January 1, 1998
"Should be a routine inspection. It's running great! No major squawks to report, just a few minor items you may want to check out." How many times do A&P-IAs hear that from aircraft owners as they drop off their baby at the doctor's for its first class flight physical?
Those may have been my exact words when I delivered my airplane to the shop for its annual inspection. I was correct; there were no major squawks. I also was correct about the "few minor items" part. Of course, the term minor items — when applied to an airplane — often translates to major money.
Annual inspection time is a nervous time for an aircraft owner, for two major reasons. First, no matter how perfect the aircraft, the shop is going to find something wrong with it. The second reason for the stress is the size of the check you'll write when it's all over and done with. The annual, or the 100-hour if that's the way you go, may be the single largest ownership expense you encounter during the year. That is, unless yours is a complex, high-performance airplane; if so, you've probably encountered unscheduled repair bills of the very serious kind.
I've been through five annual inspections on my airplane, and all but one ended up costing more than I anticipated. The first was the worst, which is a fairly typical experience. A long list of squawks that the previous inspectors either missed (not likely) or ignored (more likely) had to be addressed.
Now, after five of these things, I'm finally convinced that all of the corrective work has been done to bring the airplane up to the standard that we (I and the shops I've used) are comfortable with. One sure-fire indicator that the inspections have made the transition from remedial to routine is their cost. The last four have come in at one-third to one-half the price of the first one. Even so, they're expensive undertakings.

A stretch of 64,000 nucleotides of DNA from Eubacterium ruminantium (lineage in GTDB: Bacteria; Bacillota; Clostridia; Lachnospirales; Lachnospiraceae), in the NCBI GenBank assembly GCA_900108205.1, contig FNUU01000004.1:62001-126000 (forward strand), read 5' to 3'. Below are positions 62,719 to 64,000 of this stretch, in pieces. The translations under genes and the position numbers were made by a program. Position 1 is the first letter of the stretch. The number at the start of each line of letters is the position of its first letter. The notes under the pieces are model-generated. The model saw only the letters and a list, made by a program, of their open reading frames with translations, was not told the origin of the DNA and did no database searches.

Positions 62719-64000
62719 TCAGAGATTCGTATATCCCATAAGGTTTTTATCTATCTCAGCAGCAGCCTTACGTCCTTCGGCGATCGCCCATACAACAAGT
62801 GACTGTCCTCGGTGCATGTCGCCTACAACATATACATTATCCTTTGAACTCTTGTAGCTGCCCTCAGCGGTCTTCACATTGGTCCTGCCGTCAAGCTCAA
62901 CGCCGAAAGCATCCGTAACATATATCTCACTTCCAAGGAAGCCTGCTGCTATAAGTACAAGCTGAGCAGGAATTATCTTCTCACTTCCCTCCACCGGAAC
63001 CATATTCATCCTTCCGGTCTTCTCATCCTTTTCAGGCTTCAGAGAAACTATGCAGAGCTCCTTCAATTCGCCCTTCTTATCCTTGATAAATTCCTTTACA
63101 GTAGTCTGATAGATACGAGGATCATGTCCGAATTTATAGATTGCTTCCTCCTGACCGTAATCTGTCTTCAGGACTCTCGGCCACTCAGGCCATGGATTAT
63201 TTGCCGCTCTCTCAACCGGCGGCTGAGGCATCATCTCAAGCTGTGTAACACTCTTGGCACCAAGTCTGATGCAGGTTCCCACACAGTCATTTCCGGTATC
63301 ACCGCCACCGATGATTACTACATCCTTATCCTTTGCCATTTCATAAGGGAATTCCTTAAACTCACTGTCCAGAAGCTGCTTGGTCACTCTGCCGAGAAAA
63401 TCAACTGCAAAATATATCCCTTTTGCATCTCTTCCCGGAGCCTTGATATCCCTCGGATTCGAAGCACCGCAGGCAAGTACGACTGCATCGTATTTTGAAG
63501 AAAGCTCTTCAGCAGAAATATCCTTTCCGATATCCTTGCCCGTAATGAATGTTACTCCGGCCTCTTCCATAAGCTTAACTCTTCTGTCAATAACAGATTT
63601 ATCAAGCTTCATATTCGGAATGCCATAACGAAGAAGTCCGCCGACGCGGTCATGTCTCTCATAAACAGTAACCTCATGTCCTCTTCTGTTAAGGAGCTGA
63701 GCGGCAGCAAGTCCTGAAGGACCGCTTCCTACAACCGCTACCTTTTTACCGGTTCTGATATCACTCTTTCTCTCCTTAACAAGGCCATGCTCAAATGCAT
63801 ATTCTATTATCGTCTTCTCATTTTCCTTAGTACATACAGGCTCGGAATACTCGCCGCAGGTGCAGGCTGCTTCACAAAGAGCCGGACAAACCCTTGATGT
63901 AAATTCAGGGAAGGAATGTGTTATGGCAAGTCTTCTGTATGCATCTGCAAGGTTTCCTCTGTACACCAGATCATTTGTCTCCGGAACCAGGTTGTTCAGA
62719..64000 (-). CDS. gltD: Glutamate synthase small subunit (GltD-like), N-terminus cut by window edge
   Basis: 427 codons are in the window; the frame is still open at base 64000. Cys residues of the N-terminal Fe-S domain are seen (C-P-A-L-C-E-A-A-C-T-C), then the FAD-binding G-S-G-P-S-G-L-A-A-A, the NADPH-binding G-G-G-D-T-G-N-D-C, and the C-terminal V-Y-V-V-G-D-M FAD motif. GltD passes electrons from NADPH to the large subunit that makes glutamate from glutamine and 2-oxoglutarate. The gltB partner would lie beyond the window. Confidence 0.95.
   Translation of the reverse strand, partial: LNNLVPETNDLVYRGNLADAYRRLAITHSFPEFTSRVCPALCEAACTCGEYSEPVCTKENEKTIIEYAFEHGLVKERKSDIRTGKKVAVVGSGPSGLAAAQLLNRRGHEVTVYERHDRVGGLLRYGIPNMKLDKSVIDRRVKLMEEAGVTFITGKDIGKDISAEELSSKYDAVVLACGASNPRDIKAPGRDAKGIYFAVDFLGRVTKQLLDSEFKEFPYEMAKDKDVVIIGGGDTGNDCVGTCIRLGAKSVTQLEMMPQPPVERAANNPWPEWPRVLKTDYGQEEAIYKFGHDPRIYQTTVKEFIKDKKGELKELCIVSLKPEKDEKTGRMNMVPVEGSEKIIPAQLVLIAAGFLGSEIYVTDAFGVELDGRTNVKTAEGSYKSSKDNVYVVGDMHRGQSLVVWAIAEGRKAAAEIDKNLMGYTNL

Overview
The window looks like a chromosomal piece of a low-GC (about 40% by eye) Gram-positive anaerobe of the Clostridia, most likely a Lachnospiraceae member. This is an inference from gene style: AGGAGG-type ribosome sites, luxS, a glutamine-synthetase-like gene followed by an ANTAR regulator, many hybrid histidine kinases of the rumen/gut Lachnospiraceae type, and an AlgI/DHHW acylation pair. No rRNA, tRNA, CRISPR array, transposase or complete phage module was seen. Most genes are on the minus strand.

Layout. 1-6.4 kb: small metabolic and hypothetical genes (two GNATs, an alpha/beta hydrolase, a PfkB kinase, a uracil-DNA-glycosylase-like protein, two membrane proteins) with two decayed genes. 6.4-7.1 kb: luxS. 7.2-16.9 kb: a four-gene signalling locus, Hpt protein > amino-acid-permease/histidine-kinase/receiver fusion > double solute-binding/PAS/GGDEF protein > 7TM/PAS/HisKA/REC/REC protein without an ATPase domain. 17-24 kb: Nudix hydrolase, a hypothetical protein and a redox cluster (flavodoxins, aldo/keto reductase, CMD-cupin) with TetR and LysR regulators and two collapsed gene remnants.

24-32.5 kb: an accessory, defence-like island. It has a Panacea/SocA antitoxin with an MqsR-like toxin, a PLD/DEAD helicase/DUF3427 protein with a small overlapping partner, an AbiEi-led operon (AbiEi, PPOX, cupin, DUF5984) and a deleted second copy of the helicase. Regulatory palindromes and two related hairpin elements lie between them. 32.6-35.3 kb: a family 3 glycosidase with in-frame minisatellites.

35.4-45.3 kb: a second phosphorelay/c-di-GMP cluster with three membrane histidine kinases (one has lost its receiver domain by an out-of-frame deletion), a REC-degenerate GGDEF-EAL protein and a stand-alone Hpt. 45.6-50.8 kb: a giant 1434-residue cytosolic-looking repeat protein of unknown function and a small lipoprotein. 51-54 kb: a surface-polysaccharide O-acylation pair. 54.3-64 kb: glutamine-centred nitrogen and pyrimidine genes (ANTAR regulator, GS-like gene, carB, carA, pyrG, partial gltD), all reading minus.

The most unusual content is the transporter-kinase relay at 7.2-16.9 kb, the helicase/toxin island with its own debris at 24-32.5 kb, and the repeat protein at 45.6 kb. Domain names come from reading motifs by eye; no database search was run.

I've done a good job of making things hard on myself and my airplane by living in three different states and using four different shops for the five inspections. Switching maintenance shops is like switching dentists. The new dentist's office has to record the complete, unabridged history of your teeth; take new x-rays; and perform a visual inspection before they'll begin repair work. When they finally get to poking around inside your mouth, they'll remark how your previous dentist missed this small cavity and capped that tooth incorrectly. The first time a shop inspects your airplane, the mechanic comments about how the previous shop overlooked this and didn't fix that. Like the new dentist with your teeth, the new shop has to bring your airplane up to its particular standards before it'll call the aircraft one of its own.
Annual and 100-hour inspection standards and procedures are spelled out in black and white in FAR Part 43 Appendix D and further defined in the manufacturer-issued service manual for the aircraft. Even so, inspectors have plenty of latitude in deciding what's acceptable and what's not. One shop may let a borderline squawk slide, while the next may judge the problem to be a mandatory repair.
For example, one shop I worked with repaired a faulty inside door handle by using a homemade remedy. That fix eventually failed, and the next shop declared the handle assembly unairworthy. That's when I made the ugly discovery that replacing a simple cast-aluminum door handle is a $400 undertaking.
What have I learned after five annual inspections? I've made a list:
Last week I had to take my six-month-old computer to a factory-authorized service center for work that would take about two hours to perform. Ten days later I got it back, minus a major part that was back-ordered a month, and minus numerous software utility programs that were supposed to be installed. When I went to the service counter to pick it up, I noticed a small sign informing customers of the store's $75-an-hour service rate.
A few weeks ago, my airplane spent four days in the shop, getting its annual inspection. All the work was completed, all the necessary parts ordered and installed. Now it really does run great. Labor rate: $45 an hour.
That brings me to the final item on my list:
Collaboration between the German government, academia, and airplane manufacturers may make future aircraft cabins more protective of pilots and passengers. The Safety Box team plans to apply auto racing technology to general aviation.
A half-ton Dodge truck lines up on the centerline. As the pickup accelerates, the floatplane trailered behind it adds power, lifts off, banks left, and departs: just another floatplane launch by Joe Sprague of Cadillac Aircraft Services in Cadillac, Mich.
The vanishing of five U.S. Navy aircraft in 1945 remains one of the legendary mysteries of aviation, one that may soon be solved.
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